Emotsioonid keeles ja keele ümber. Organized by: - PDF

Description
EMOTIONS IN AND AROUND L ANGUAGE WORKSHOP HELD IN TALLINN AT THE INSTITUTE OF THE ESTONIAN LANGUAGE, 23 TH 24 TH SEPTEMBER, 2010 EMOTSIOONID KEELES JA KEELE ÜMBER SEMINAR TALLINNAS, EESTI KEELE INSTITUUDIS,

Please download to get full document.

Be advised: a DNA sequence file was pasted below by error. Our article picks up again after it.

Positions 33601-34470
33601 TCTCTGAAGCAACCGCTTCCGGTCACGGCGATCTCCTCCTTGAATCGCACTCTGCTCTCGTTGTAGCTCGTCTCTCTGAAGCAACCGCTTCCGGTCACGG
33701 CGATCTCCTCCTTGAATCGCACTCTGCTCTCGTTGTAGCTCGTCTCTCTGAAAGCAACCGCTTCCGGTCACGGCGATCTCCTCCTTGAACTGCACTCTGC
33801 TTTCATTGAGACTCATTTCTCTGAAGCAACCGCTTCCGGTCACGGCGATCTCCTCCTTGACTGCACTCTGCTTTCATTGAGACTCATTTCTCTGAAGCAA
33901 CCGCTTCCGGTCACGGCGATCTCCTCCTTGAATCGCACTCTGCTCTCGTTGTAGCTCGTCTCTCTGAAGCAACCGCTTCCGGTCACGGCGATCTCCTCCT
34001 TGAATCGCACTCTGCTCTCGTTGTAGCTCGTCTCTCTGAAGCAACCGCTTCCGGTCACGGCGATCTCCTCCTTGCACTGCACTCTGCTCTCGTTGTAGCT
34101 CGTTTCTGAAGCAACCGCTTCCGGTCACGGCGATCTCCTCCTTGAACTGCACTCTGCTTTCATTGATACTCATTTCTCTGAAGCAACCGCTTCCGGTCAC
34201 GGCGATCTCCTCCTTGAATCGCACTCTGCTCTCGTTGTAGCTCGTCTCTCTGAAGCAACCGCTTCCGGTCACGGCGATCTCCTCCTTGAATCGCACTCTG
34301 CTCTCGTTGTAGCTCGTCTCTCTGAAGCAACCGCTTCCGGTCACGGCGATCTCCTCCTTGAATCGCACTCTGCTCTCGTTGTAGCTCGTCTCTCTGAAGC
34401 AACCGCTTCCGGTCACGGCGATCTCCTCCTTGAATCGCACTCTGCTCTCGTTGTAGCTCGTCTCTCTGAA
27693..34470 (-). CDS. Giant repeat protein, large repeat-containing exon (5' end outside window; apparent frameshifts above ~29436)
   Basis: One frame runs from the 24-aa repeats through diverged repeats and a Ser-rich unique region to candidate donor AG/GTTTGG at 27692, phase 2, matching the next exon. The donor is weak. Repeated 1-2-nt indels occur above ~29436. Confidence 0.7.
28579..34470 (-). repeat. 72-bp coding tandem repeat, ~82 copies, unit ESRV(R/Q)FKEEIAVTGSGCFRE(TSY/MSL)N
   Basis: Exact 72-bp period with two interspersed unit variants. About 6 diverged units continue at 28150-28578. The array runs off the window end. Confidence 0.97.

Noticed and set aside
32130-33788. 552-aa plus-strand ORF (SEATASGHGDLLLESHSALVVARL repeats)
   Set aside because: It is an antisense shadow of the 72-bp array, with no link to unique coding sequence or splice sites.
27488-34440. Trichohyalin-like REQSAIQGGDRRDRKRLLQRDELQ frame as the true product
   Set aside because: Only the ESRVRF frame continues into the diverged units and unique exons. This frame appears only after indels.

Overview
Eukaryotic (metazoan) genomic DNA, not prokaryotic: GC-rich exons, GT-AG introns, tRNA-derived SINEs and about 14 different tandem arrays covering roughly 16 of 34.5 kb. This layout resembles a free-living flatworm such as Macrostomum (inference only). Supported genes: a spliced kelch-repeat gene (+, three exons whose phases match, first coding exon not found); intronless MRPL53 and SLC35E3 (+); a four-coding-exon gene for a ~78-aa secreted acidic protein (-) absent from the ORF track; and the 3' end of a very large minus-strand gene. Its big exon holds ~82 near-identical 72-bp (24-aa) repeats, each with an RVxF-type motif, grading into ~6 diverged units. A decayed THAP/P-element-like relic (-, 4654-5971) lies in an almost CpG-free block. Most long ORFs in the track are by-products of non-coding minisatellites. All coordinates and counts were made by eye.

View again

of 35
All materials on our website are shared by users. If you have any questions about copyright issues, please report us to resolve them. We are always happy to assist you.
Information
Category:

Data & Analytics

Publish on:

Views: 16 | Pages: 35

Extension: PDF | Download: 0

Share
Transcript